And on the last row I would place the "Slider" widgets to control the manual power settings, so it can set individually and manually the power for each channel. Allocate Datastream V5 for Manual Power 1 and Datastream V6 for Manual Power 2.
In the Info tab you can change the name of the template to “miniAstroHeat” or any other name you wish. Do not forget to click Save and Apply once you have finished the dashboard design.6. Building the miniAstroHeat smartphone app
To build the miniAstroHeat app on your mobile device, first download and install the Blynk IoT app from the AppStore (IOS) or Google Play (Android).
To help you building the dashboard for your mobile app, see below the screenshot with an overview of the app design at the end of the process.
Use the same email and password to log in as you did for the web dashboard.
To design your app by adding widgets to a template you need to switch to developer mode by clicking on the wrench icon.
To design your app by adding widgets to a template you need to switch to developer mode by clicking on the wrench icon. Next, select the miniAstroHeat template.
You might see some sample widgets. There are 2 ways of deleting a widget; clicking on the widget and at the bottom of the design form and click on delete, or long-click and drag the widget to the top-right corner, and release over the rubbish bin icon.
To insert a widget in the dashboard, click on the + icon on the top-right corner, scroll down, select Labeled Value and fill the form for Ambient Humidity as in the screenshot bellow. Once you filled all the fields, you can exit by clicking in x icon on the top-left corner. The changes for this widget are saved.
Now, a little trick. Long-click on a widget in the dashboard will allow you to re-size & re-locate the widget, quick copy and quick delete, if you drag it. Let’s see how.
For the Ambient Temperature widget, long-click and drag to the top-left corner and release over the copy icon.
A new Labeled Value widget is copied on the dashboard. Just change the name and the datastream as in screenshot bellow.
This is a quick way of creating a dashboard for the mobile app.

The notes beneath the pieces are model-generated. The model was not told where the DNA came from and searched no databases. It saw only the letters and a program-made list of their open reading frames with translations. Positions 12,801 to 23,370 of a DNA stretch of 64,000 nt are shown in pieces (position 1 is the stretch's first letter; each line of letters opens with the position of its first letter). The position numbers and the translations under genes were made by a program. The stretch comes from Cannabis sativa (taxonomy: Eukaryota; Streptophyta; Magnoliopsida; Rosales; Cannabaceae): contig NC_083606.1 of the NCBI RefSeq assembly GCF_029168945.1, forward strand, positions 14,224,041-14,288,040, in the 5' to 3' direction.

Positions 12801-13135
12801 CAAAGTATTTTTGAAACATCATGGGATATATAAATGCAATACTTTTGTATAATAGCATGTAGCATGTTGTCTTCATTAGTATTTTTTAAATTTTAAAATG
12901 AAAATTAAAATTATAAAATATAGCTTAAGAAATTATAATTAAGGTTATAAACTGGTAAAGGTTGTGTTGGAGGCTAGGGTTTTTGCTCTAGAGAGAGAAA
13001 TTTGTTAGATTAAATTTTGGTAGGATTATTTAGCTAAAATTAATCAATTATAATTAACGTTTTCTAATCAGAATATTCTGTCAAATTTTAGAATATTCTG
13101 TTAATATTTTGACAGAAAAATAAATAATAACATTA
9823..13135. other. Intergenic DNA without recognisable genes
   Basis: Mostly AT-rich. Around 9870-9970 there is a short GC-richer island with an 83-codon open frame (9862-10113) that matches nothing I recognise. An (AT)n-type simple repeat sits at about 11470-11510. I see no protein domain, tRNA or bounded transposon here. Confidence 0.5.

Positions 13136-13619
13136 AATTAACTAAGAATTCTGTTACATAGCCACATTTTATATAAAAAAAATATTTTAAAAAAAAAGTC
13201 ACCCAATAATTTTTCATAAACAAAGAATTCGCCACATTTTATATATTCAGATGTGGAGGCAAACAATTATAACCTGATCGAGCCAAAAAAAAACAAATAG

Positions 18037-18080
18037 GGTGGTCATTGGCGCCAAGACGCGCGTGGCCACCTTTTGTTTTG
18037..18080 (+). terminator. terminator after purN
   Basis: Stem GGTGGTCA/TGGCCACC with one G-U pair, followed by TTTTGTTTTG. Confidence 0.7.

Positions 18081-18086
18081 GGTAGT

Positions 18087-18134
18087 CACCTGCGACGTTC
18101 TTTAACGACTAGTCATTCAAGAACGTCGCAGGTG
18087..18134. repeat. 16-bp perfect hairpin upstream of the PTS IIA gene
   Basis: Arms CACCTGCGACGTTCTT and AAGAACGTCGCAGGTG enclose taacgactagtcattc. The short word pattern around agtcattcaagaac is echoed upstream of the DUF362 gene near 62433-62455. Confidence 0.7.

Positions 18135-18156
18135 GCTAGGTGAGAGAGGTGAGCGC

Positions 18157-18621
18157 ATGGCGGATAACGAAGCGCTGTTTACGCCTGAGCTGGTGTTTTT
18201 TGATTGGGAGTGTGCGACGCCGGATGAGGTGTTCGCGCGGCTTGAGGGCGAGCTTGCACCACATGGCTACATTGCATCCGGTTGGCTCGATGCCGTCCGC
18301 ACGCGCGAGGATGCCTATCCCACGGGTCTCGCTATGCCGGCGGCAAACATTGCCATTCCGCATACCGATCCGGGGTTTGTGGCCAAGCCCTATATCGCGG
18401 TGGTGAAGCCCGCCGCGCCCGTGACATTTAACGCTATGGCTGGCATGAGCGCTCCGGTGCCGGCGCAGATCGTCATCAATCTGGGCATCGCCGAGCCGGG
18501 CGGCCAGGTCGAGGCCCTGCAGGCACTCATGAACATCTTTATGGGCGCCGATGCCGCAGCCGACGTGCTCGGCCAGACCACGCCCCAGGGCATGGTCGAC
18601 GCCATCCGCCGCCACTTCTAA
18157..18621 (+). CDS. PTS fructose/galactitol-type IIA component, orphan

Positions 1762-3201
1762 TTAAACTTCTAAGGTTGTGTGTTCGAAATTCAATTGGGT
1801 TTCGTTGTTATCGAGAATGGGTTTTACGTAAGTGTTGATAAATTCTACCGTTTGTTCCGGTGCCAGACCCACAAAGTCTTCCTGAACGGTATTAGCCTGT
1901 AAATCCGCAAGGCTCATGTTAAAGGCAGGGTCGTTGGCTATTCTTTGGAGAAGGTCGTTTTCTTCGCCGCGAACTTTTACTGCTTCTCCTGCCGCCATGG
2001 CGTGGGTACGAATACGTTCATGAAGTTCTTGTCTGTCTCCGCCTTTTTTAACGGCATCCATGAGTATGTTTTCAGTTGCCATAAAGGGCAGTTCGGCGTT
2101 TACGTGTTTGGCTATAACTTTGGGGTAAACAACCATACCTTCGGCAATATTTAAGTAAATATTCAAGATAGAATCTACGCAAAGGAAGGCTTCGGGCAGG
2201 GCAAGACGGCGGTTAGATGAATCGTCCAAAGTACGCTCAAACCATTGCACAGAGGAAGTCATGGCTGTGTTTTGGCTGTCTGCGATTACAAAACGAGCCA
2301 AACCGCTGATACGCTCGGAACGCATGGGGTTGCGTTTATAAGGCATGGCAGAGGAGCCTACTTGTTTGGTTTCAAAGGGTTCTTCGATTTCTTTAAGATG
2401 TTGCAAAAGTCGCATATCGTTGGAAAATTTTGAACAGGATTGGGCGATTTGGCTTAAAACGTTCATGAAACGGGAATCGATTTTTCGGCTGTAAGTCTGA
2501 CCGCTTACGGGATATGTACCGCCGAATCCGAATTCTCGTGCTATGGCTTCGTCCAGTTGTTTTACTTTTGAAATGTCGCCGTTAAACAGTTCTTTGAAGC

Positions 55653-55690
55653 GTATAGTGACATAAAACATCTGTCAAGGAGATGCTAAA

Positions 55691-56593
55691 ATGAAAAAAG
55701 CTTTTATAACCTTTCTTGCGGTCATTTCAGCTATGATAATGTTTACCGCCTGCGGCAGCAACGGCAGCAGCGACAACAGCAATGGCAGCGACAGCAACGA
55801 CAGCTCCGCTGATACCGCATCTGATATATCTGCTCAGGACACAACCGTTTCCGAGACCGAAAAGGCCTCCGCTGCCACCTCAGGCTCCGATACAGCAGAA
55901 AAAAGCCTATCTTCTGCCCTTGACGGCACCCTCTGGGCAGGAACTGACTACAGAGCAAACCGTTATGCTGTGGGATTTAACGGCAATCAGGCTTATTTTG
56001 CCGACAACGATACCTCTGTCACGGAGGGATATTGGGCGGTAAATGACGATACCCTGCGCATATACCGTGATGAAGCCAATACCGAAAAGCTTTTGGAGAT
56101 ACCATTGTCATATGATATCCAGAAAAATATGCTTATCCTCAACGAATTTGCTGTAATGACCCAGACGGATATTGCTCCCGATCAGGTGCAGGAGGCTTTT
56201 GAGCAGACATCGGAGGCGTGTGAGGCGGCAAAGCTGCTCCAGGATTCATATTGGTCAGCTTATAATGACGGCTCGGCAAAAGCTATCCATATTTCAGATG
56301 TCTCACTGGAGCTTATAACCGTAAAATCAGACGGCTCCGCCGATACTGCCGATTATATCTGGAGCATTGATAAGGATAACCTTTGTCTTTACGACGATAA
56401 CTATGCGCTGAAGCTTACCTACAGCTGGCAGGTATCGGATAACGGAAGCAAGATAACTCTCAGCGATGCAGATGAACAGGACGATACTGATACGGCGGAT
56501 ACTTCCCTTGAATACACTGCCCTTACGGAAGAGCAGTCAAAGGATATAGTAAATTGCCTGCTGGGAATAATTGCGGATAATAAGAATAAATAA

Now you can long-click on the widget to re-size and re-located it to fit the app design.
Test it by yourself and do the same for the Dew Point widget.
Repeat the previous step for Sensor 1 Temperature and Sensor 2 Temperature widgets.
Next insert a Button widget, fill the form as per the screenshot. The Button widget shows a design form with 2 tabs: Settings and Design
Next insert a Gauge widget for Power 1 as in the screenshot. Then copy the widget by long-click and dragging it and fill the fields for Power 2. Size them and position them on the dashboard as in the first screenshot at the beginning of this section.
And finally insert a Slider widget for Manual Power 1 command as in the screenshot. Copy the Slider widget and edit the details for Manual Power 2 command. The Slider has also 2 tabs, one for Settings and one for Design.
At this stage you can exit the developer mode and your miniAstroHeat app is done.7. Power up the system
It is time to power up the system and see it working.
Warning! Remember not to power up the ESP32 from 2 different source inputs simultaneously. I recommend for the first tests to power the ESP32 just with the mini-USB.
When the miniAstroHeat is in Automatic Dew Point heating mode, the Sliders will display the target temperature for each channel. These target temperatures are calculated based on the current dew point temperature and the system will adjust the commanded power to reach the calculated target temperature, that is set 8 degrees above the Dew Point, preventing the appearance of moisture.
The larger the difference between the calculated target temperature and the actual temperature measured by the sensors (below calculated temperature), the more power will applied the miniAstroHeat to the heaters.
When the miniAstroHeat is turn to Manual Heating mode, the power applied to the heaters is commanded by the sliders. You can see the amount of power being applied to each heater by looking at the Gauge widgets.8. Recommendations for the enclosure and installation
To ensure that the miniAstroHeat is safely integrated with your (astro)photography equipment or telescope, it is important to use an appropriate enclosure. A regular plastic enclosure for electronic projects, which can be easily obtained from an online electronics shop or Amazon, is recommended. A size larger than 12cm x 10cm x 4cm will provide ample space for the project. You can refer to the bill of materials for an example.
To attach the components to the enclosure, double-sided adhesive tape or velcro can be used. Waterproof cable glands, like the ones listed in the materials, are recommended to pass the cables through the enclosure walls for the sensors, heaters, and power. Drilling holes in a plastic enclosure for cable glands is easy, and once the cables are passed through, they should be tightened securely to prevent tension on the components. No soldering skills are required for this step, just a screwdriver and cable peeler.